My opinion of this remake is of a decent film with some good performances.  De Niro does well enough as The Monster and Brannagh is convincing as Frankenstein with the supporting cast holding their own but, for me, the film lacks true magnetism and is one to watch once or twice and then confine to the collection shelves.  There are far better versions, far worse, this is bets deemed as 'average'.  



1954.  Directed by Burt Balaban

A real low-cost creation with no monsters, no real surprises and a clichéd format we have seen a million times before.  For some reason though I remained absorbed in this one and came out of the other end with my head involved and a smile of appreciation on my face.  Sometimes, simplicity works well.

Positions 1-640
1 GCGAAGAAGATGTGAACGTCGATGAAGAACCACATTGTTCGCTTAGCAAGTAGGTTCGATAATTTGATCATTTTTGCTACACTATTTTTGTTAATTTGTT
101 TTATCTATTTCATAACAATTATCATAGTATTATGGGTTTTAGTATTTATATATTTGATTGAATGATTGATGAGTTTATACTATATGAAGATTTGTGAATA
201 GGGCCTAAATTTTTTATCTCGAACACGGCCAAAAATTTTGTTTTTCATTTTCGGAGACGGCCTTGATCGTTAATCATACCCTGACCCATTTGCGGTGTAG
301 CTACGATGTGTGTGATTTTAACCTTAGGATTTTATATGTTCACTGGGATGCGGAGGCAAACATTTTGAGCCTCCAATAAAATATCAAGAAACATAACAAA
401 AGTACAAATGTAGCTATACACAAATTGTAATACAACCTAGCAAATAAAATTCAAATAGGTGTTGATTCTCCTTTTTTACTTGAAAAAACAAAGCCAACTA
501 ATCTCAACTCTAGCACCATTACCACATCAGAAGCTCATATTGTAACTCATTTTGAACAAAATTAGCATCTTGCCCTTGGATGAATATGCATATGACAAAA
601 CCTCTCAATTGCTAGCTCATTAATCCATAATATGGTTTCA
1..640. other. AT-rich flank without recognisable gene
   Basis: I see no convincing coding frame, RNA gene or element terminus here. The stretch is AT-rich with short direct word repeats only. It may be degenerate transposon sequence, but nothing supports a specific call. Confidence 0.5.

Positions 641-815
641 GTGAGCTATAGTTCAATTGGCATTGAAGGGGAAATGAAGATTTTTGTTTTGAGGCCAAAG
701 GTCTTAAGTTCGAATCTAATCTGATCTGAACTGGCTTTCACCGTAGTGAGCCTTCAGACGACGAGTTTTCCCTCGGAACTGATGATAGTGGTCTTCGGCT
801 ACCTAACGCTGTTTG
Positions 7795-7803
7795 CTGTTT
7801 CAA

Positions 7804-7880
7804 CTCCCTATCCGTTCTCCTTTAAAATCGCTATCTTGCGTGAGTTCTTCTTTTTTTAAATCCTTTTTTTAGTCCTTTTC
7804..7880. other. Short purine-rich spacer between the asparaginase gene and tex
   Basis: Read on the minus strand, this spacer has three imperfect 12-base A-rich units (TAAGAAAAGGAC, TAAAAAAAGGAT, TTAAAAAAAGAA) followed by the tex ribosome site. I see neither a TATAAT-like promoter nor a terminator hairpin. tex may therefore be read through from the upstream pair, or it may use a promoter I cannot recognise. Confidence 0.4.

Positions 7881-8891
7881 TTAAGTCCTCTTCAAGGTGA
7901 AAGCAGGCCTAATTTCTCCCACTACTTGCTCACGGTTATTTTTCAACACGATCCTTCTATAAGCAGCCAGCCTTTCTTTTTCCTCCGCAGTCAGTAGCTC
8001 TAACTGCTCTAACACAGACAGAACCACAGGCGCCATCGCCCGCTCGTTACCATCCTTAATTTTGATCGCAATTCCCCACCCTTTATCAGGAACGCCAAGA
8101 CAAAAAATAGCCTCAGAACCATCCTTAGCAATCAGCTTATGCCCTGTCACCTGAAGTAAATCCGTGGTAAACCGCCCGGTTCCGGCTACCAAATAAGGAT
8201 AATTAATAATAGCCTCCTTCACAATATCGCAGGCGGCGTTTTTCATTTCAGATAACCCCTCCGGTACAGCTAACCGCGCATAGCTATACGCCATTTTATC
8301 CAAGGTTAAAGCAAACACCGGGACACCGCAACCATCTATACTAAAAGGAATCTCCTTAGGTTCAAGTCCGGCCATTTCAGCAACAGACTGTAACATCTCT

We begin with reports of a flying saucer being seen in the sky above the great British countryside.  An American woman is driving along and blinded by the craft's landing lights causing her to crash.  Thankfully she is saved by a stranger whom enters a local inn and adds some sincere mystery whilst reading people's thoughts and rousing the curiosity of those at the bar.  Dr Meinard (Cyril Luckham) is fascinated that the stranger has no pulse, Arthur Walker (Derek Bond) is a high ranking government official and suspicious of this new arrival and at one point, suggests he may know where is missing fiancée is who, as it turns out, is Susan North (Patricia Neal), the lady in the car accident.  Susan eventually turns up, she develops a crush on the man who claims to be from Venus and who was responsible for her miraculous recovery.  We eventually learn the reason for the visit to planet earth, it is a peaceful one that has a simple request, a request that wants to see humanities technological advances be curtailed and done with more care.  Alas Walker has other ideas and sees a chance for him to make a name for himself and discover the intricacies of Venusian technology - there is always one isn't there.  What transpires is a race for time - the stranger will die if not picked up by another ship whilst the government officials have set up a trap to disable the expected saucer - the tension duly builds.